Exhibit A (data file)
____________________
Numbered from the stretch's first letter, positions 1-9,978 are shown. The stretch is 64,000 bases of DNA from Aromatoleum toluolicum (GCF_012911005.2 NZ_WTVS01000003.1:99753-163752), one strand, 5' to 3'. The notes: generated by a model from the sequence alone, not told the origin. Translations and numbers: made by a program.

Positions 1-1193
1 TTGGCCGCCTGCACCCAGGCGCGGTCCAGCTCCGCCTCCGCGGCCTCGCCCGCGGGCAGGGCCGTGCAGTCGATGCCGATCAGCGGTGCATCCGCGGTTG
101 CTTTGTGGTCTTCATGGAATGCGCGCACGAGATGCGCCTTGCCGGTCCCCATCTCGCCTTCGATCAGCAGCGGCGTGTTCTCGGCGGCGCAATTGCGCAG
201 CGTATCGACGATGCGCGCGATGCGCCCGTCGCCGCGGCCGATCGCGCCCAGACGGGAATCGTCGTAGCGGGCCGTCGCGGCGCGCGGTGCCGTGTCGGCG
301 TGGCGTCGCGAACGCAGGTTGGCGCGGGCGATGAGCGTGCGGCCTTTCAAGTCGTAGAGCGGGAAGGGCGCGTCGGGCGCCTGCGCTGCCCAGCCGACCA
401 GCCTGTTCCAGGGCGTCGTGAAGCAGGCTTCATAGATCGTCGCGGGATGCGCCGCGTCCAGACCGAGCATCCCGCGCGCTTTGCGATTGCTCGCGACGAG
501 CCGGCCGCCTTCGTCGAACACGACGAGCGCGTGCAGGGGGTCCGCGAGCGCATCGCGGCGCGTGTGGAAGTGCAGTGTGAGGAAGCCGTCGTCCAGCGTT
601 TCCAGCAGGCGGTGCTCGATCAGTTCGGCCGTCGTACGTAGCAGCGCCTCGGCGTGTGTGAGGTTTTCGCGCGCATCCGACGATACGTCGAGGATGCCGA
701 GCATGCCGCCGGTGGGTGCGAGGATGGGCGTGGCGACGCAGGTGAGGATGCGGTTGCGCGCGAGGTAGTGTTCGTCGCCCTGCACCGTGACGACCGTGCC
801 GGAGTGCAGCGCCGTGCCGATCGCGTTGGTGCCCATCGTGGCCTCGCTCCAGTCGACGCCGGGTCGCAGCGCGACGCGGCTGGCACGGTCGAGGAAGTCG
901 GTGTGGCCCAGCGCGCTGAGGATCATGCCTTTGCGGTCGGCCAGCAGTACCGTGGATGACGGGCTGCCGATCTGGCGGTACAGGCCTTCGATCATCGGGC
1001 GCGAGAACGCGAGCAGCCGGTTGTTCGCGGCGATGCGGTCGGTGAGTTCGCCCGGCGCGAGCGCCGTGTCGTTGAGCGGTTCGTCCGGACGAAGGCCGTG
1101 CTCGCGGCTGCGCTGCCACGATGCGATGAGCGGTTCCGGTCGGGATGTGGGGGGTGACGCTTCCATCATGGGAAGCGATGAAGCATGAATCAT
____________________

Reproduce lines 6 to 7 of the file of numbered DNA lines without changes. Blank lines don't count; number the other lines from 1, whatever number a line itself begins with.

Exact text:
301 TGGCGTCGCGAACGCAGGTTGGCGCGGGCGATGAGCGTGCGGCCTTTCAAGTCGTAGAGCGGGAAGGGCGCGTCGGGCGCCTGCGCTGCCCAGCCGACCA
401 GCCTGTTCCAGGGCGTCGTGAAGCAGGCTTCATAGATCGTCGCGGGATGCGCCGCGTCCAGACCGAGCATCCCGCGCGCTTTGCGATTGCTCGCGACGAG